“It is true that the positive obligations under Article 2 may include the duty to put in place an appropriate legal framework, for instance regulations compelling hospitals to adopt appropriate measures for the protection of their patients’ lives (see Calvelli and Ciglio, cited above, § 49), or regulations governing dangerous industrial activities (see Öneryıldız v. Turkey [GC], no. 48939/99, § 90, ECHR 2004-XII). Nevertheless, it cannot be said that Bulgaria does not have in place regulations governing access to unauthorised medicinal products in cases where conventional forms of medical treatment appear insufficient. Such regulations exist and have recently been updated (see paragraphs 23-32 above). The applicants rather take issue with the terms of those regulations, arguing that they are overly restrictive. However, in the Court’s view Article 2 of the Convention cannot be interpreted as requiring access to unauthorised medicinal products for the terminally ill to be regulated in a particular way. It should be noted in this connection that in the European Union this matter remains within the competence of the member States (see paragraphs 45-51 above), and that the Contracting States deal differently with the conditions and manner in which access to unauthorised medicinal products is provided (see paragraphs 54-55 above).” Para. 108.

“The applicants rather claim that the refusal by the authorities to allow them access to an experimental product which, according to them, was potentially life-saving, amounted to inhuman and degrading treatment for which the State was responsible, as it thereby failed to protect them from the suffering resulting from the final stages of their illness. However, as in Pretty (cited above, § 54), the Court considers that this claim puts an extended construction on the concept of inhuman or degrading treatment that it cannot accept. It cannot be said that by refusing the applicants access to a product – even if potentially life-saving – whose safety and efficacy are still in doubt, the authorities directly added to the applicants’ physical suffering. It is true that the refusals, inasmuch as they prevented the applicants from resorting to a product which they believed might improve their chances of healing and survival, caused them mental suffering, especially in view of the fact that the product appears to be available on an exceptional basis in other countries. However, the Court does not consider that the authorities’ refusal reached a sufficient level of severity to be characterised as inhuman treatment (see, mutatis mutandis, A, B and C v. Ireland, cited above, §§ 163-64). It notes in this connection that Article 3 does not place an obligation on the Contracting States to alleviate the disparities between the levels of health care available in various countries (see, mutatis mutandis, N. v. the United Kingdom, cited above, § 44). Lastly, the Court does not consider that the refusals can be regarded as humiliating or debasing the applicants.” Para. 113.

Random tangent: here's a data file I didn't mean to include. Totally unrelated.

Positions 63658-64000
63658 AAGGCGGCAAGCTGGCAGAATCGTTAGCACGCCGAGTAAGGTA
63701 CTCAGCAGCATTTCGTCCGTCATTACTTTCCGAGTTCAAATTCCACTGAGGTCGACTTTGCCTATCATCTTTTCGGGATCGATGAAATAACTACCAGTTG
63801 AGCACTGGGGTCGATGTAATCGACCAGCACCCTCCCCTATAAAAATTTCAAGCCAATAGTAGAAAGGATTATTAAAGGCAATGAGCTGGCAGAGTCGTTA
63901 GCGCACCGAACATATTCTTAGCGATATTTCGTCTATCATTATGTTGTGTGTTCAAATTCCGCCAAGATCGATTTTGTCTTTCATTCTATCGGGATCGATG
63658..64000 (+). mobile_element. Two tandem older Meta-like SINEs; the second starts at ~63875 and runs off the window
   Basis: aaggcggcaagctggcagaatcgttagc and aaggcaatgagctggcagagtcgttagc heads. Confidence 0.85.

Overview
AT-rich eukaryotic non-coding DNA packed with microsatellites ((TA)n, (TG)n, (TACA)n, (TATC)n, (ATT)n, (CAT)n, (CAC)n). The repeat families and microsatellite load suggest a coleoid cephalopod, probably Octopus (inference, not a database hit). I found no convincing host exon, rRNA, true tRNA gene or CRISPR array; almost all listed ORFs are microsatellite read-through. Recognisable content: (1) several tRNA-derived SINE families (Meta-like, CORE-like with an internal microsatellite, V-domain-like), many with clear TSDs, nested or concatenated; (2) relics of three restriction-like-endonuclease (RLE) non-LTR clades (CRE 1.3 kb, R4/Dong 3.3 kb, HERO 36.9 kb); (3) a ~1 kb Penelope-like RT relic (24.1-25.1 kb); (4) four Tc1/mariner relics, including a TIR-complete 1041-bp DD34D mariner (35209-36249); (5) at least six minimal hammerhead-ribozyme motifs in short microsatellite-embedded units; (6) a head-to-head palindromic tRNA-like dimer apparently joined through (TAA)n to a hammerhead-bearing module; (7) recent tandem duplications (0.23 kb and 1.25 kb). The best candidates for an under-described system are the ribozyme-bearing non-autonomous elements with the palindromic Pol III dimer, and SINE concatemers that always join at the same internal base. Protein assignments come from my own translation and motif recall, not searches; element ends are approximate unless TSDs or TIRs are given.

“The countervailing public interest in regulating the access of terminally ill patients such as the applicants to experimental products appears to be based on three premises. Firstly, to protect them, in view of their vulnerable state and the lack of clear data on the potential risks and benefits of experimental treatments, against a course of action which may prove harmful to their own health and life, their terminal condition notwithstanding (see, mutatis mutandis, Haas, cited above, § 54). The Court notes in this connection that it has emphasised, albeit in a different context, the importance of informed consent to medical procedures (see V.C. v. Slovakia, no. 18968/07, §§ 107-17 and 152, ECHR 2011-... (extracts), and N.B. v. Slovakia, no. 29518/10, §§ 76-78 and 96, 12 June 2012). Secondly, to ensure that the prohibition laid down in section 7(1) of the Medicinal Products in Human Medicine Act 2007 (see paragraph 22 above) against the production, importation, trade in, advertisement, or use for medical treatment, prophylaxis or diagnostics of products which have not been granted authorisation under the appropriate regulatory channels is not diluted or circumvented. Thirdly, to ensure that the development of new medicinal products is not compromised by, for instance, diminished patient participation in clinical trials. All those interests are related to the rights guaranteed under Articles 2, 3 and 8 the Convention, the first very specifically and the second and third more generally. Moreover, balancing them against the applicants’ interest touches upon complex ethical and risk-assessment issues, against a background of fast-moving medical and scientific developments.” Para. 122.